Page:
Automating Tracing Functions with PowerShell
At times, it may be advantageous for you to automate certain Message Analyzer functions that enable you to do the following:
Utilize enhancements to the manner in which you start and stop traces, for example, with various types of triggers such as a time trigger or process trigger.
Gain control over the type of trace that you run, for example, a linear or circular trace.
Run traces while you are focusing on other high-priority issues.
To enable these scenarios, Message Analyzer provides you with the capability to automate the capture of network messages through PowerShell scripting. Message Analyzer makes this feature available by providing PowerShell commandlets (cmdlets) that programmatically expose PEF message tracing functionality in the PowerShell scripting environment. Other supporting configuration capabilities are also provided in the PowerShell environment to facilitate some basic Trace Session configuration, including automation triggers that define how and when Trace Sessions are started and stopped.
What You Will Learn
In the topics of this section that are listed below, you will learn about the PowerShell automation features that are available for Message Analyzer.
Encapsulating Tracing Functionality — learn what types of tracing functions you an automate with PowerShell.
Using PowerShell Cmdlets — review the functions of the PowerShell cmdlets that can work with Message Analyzer.
Examining a PowerShell Script Example — look over the code for a PowerShell script example that does the following:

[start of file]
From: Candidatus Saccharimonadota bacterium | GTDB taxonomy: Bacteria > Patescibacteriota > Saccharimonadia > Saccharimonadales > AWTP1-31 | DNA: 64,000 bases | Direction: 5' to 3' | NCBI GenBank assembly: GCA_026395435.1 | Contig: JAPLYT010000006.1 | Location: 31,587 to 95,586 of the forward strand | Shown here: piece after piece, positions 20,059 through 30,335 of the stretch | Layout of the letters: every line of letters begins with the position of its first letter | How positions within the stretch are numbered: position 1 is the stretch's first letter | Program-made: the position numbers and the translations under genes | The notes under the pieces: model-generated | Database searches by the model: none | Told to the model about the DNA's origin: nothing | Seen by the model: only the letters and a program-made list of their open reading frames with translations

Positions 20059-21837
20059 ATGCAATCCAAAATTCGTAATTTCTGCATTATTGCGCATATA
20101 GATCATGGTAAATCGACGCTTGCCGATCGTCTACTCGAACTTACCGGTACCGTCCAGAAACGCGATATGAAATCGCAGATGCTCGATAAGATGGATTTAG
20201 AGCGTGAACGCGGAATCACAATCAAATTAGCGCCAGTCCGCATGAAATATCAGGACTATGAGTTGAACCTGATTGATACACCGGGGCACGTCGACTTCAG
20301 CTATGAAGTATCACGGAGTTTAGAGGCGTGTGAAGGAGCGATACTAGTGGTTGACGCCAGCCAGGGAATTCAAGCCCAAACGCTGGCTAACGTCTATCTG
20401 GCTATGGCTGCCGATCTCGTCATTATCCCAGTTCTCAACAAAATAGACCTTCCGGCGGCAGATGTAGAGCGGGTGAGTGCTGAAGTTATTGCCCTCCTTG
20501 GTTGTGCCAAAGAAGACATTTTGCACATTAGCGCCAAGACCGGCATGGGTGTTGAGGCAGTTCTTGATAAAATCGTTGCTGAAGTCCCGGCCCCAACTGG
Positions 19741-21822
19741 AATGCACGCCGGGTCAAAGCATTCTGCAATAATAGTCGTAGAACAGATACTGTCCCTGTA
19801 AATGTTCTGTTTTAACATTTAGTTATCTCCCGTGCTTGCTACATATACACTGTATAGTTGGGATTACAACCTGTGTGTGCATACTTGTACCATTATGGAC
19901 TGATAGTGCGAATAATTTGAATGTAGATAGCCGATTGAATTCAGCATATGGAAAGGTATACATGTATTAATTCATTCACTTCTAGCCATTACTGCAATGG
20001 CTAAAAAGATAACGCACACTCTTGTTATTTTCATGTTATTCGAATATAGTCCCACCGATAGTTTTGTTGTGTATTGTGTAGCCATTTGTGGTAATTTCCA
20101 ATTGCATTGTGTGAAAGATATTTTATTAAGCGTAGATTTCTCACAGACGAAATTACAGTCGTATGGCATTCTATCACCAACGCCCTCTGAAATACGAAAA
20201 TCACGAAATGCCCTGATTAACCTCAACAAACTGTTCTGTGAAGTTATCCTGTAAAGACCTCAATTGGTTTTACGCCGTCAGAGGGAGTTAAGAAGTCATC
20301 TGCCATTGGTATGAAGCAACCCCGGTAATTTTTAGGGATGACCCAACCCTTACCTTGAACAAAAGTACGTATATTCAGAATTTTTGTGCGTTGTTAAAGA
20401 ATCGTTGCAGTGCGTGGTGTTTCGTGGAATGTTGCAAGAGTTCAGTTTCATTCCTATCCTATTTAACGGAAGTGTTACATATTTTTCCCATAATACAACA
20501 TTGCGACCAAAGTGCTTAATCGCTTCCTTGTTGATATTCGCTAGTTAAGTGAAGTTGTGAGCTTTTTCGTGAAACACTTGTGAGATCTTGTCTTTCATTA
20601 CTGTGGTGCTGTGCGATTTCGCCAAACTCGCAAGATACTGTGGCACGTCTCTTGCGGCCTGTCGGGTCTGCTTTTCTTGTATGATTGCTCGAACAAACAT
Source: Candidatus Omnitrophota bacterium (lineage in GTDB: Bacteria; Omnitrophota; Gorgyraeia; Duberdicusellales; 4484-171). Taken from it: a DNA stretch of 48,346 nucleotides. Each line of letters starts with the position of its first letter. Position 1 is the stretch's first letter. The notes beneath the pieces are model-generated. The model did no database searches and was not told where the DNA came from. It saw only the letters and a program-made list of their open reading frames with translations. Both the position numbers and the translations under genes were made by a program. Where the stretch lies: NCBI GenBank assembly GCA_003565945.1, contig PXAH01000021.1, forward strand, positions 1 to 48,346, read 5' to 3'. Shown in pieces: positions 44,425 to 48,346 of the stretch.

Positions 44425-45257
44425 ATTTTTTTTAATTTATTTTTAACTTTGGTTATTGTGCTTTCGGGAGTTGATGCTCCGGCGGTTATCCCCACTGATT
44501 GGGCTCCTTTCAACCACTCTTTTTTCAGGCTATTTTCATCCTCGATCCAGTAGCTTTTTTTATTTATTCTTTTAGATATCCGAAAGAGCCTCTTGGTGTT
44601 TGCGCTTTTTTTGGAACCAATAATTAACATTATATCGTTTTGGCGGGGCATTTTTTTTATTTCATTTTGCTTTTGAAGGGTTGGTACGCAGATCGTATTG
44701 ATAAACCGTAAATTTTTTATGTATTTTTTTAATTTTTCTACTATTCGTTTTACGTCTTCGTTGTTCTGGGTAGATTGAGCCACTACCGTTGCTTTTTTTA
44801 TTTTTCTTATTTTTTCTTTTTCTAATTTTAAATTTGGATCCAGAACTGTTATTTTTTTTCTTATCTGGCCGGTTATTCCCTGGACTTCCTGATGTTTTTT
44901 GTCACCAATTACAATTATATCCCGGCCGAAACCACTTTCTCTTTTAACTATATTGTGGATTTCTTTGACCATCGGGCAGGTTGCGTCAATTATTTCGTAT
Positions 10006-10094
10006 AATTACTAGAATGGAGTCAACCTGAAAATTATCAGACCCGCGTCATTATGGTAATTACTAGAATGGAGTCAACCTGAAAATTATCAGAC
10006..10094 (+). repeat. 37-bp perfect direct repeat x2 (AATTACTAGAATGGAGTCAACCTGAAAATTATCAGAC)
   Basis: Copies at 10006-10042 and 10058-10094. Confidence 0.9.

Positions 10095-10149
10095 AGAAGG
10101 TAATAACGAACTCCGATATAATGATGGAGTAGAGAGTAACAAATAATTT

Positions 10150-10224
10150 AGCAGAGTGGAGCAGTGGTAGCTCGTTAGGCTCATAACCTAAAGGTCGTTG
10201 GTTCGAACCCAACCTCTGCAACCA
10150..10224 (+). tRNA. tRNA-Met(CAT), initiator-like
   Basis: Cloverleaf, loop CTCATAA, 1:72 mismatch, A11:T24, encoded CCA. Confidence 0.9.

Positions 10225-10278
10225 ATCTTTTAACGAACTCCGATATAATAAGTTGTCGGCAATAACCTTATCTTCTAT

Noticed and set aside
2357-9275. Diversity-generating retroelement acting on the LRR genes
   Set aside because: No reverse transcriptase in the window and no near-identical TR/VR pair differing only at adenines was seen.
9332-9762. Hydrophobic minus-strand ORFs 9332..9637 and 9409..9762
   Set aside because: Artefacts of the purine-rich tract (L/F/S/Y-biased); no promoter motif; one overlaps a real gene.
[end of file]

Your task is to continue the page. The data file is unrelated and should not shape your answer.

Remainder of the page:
Creates a trace session object that is configured for circular capture mode.
Specifies a message provider that will capture the data.
Adds a TCP trace filter that is applied 150 seconds after the trace session starts.
Creates a time trigger that defines when the session will start and a keyboard key stroke that defines how the session will stop.
Specifies a file name and path where trace data is stored when the session is stopped.
Accessing PowerShell Cmdlets and Help — learn how to obtain the latest version of PEF cmdlet Help.
Before you run any PEF PowerShell cmdlets, ensure that you update the PEF PowerShell cmdlet help for Message Analyzer, as described in Accessing PowerShell Cmdlets and Help.
The pre-configured PowerShell commandlets (cmdlets) that are available for Message Analyzer enable you to do the following:
Configure new Trace Sessions.
Specify a message provider for your Trace Session.
Run Trace Sessions in circular capture mode.
Apply a Trace Filter to your Trace Session configuration by specifying a predefined or custom filter expression.